Repairing bad memories
July 1, 2013
Recent research has shown that memories are not unchanging physical traces in the brain. Instead, they are malleable constructs that may be rebuilt every time they are recalled, MIT Technology Review reports.
Doctors (and psychotherapists) might be able to use this knowledge to help patients block the fearful emotions they experience when recalling a traumatic event, converting chronic sources of debilitating anxiety into benign trips down memory lane.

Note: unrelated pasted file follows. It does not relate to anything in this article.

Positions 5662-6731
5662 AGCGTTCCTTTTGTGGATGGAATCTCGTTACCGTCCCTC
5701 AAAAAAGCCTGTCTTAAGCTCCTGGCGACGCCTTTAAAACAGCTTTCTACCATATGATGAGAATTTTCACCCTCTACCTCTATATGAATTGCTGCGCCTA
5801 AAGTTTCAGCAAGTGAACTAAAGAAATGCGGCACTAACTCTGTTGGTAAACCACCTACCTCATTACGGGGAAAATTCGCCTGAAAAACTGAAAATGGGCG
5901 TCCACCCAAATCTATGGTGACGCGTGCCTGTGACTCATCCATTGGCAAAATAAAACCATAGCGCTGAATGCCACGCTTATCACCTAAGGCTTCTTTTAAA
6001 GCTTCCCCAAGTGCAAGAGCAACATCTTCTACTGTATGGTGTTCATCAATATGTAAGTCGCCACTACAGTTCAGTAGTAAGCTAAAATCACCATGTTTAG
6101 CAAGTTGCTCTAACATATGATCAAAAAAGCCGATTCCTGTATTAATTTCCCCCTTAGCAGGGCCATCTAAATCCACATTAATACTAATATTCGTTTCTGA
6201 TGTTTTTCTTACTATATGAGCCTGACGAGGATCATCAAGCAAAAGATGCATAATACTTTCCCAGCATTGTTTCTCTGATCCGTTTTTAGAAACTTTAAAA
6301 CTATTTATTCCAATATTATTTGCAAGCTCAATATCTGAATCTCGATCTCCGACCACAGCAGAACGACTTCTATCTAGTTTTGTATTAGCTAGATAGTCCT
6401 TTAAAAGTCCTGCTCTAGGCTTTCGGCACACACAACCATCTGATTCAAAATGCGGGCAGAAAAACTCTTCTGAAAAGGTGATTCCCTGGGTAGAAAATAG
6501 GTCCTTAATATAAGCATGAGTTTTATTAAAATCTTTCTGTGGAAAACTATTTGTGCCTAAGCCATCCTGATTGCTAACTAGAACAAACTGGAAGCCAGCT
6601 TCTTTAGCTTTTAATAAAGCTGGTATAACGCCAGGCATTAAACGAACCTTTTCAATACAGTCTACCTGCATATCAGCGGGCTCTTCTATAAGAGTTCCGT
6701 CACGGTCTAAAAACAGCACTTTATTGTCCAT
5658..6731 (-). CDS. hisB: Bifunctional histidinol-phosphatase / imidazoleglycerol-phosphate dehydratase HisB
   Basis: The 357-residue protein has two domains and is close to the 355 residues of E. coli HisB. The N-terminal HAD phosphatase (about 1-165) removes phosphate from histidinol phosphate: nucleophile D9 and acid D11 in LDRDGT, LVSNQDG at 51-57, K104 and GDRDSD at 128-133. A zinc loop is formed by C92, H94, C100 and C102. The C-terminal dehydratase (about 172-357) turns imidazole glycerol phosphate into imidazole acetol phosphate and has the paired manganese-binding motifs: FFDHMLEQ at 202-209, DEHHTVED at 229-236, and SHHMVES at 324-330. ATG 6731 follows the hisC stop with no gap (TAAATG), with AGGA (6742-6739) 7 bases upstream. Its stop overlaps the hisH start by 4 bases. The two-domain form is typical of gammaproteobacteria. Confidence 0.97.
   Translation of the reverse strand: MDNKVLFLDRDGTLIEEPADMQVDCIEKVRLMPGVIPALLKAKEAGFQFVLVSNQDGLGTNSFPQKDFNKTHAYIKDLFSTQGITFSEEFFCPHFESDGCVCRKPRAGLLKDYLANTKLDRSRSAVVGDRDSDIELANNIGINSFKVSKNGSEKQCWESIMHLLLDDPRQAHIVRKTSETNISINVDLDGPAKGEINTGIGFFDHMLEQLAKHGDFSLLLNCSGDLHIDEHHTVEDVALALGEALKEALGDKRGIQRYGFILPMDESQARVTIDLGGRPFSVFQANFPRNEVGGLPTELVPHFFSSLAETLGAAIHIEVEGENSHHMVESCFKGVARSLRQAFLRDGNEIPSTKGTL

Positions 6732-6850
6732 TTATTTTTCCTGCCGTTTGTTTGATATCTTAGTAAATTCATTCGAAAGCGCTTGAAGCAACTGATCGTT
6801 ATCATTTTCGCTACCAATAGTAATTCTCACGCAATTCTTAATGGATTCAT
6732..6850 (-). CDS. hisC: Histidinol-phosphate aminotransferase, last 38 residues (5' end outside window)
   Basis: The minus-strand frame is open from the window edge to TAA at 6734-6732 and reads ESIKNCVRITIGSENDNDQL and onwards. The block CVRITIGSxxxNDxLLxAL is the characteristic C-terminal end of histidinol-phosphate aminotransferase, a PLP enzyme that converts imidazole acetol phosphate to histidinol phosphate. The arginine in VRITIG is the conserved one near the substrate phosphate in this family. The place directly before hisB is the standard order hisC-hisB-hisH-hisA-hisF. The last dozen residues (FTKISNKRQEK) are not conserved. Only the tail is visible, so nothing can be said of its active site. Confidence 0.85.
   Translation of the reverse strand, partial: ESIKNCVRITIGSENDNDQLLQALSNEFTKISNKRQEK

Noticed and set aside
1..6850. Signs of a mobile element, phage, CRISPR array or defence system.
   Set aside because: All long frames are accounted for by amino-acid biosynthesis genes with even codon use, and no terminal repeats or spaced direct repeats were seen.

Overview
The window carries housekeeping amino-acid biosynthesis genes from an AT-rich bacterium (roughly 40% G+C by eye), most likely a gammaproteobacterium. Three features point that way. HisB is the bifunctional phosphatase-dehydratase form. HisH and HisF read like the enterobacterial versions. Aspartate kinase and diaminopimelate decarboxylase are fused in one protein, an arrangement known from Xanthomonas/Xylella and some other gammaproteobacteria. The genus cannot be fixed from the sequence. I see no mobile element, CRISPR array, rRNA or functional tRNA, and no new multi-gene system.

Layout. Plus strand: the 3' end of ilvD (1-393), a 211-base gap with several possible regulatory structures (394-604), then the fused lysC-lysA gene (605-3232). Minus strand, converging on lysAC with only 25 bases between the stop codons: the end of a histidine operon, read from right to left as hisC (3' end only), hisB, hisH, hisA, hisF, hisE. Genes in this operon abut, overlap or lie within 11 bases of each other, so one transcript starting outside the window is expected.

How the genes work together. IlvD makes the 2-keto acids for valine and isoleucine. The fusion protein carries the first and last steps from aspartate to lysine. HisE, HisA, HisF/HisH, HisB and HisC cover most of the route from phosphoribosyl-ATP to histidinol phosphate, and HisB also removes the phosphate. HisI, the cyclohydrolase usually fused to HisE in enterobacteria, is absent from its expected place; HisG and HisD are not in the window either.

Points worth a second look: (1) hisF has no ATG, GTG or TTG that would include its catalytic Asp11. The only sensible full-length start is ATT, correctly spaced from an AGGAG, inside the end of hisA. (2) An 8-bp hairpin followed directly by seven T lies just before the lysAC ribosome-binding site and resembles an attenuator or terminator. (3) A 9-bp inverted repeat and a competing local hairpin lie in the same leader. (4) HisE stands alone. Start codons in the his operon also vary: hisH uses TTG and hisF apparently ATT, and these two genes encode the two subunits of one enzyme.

Research argues that we can alter the emotional impact of a memory by adding new information to it or recalling it in a different context. This hypothesis challenges 100 years of neuroscience and overturns cultural touchstones from Marcel Proust to best-selling memoirs. [...]